justified by the conjunction of terrorism and W.M.D. But the
and facts were being fixed around the policy." It doesn't get much
than that.

The U.S. news media largely ignored the memo for five weeks after it
The Times of London. Then some asserted that it was "old news" that Mr.
Bush wanted war in the summer of 2002, and that W.M.D. were just an
excuse. No, it isn't. Media insiders may have suspected as much, but
didn't inform their readers, viewers and listeners. And they have never
held Mr. Bush accountable for his repeated declarations that he viewed
as a last resort.

Still, some of my colleagues insist that we should let bygones be
The question, they say, is what we do now. But they're wrong: it's
that those responsible for the war be held to account.

Let me explain. The United States will soon have to start reducing
levels in Iraq, or risk seeing the volunteer Army collapse. Yet the
administration and its supporters have effectively prevented any adult
discussion of the need to get out.

On one side, the people who sold this war, unable to face up to the
that their fantasies of a splendid little war have led to disaster, are
still peddling illusions: the insurgency is in its "last throes," says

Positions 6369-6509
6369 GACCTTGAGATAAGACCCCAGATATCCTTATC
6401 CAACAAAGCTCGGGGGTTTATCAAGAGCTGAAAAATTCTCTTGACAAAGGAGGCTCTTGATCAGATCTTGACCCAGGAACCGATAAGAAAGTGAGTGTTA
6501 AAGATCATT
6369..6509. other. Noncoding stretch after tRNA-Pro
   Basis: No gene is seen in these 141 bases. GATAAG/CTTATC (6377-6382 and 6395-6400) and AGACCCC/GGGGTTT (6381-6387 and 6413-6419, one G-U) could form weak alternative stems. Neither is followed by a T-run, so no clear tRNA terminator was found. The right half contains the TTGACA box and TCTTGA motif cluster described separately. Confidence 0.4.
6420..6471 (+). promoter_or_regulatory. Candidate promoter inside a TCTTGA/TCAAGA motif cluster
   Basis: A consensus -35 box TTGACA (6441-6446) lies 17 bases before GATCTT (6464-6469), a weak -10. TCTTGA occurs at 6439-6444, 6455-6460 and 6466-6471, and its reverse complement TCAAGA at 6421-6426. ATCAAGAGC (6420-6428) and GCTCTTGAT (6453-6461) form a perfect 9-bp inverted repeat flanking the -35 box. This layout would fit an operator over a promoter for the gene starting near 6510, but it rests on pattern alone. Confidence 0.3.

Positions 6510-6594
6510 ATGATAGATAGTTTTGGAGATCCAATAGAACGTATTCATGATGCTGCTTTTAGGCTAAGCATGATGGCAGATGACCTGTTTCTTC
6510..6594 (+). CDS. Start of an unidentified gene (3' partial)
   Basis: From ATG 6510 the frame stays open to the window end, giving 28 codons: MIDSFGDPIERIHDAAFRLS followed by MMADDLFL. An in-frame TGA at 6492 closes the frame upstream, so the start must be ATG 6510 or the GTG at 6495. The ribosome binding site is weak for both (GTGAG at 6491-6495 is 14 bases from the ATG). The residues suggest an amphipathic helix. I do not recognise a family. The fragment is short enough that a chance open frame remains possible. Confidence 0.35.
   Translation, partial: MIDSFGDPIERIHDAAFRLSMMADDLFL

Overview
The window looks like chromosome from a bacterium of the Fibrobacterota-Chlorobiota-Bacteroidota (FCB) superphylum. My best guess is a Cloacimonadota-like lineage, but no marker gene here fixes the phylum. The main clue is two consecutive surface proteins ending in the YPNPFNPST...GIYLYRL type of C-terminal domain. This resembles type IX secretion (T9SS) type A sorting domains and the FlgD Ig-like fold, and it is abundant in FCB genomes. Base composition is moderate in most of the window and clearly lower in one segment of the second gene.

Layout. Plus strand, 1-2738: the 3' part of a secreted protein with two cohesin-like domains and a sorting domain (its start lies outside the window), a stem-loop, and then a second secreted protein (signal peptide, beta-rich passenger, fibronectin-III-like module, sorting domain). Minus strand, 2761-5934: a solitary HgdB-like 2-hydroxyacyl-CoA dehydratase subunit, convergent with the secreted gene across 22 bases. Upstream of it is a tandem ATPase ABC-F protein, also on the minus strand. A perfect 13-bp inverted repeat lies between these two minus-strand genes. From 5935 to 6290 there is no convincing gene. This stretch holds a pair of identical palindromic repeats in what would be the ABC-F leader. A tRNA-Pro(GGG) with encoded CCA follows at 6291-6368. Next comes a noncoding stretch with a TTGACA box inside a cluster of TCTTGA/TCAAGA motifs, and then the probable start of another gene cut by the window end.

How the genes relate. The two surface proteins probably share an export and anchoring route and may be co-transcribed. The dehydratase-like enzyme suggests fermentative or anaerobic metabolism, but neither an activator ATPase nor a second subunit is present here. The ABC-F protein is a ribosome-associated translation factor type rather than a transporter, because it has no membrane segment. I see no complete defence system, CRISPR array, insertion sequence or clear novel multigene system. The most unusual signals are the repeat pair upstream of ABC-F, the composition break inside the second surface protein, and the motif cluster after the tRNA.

Dick Cheney. On the other, they still have moderates and even liberals
intimidated: anyone who suggests that the United States will have to
settle for something that falls far short of victory is accused of

We need to deprive these people of their ability to mislead and
intimidate. And the best way to do that is to make it clear that the
people who led us to war on false pretenses have no credibility, and no
right to lecture the rest of us about patriotism.

The good news is that the public seems ready to hear that message -
readier than the media are to deliver it. Major media organizations
act as if only a small, left-wing fringe believes that we were misled
war, but that "fringe" now comprises much if not most of the

In a Gallup poll taken in early April - that is, before the release of
Downing Street Memo - 50 percent of those polled agreed with the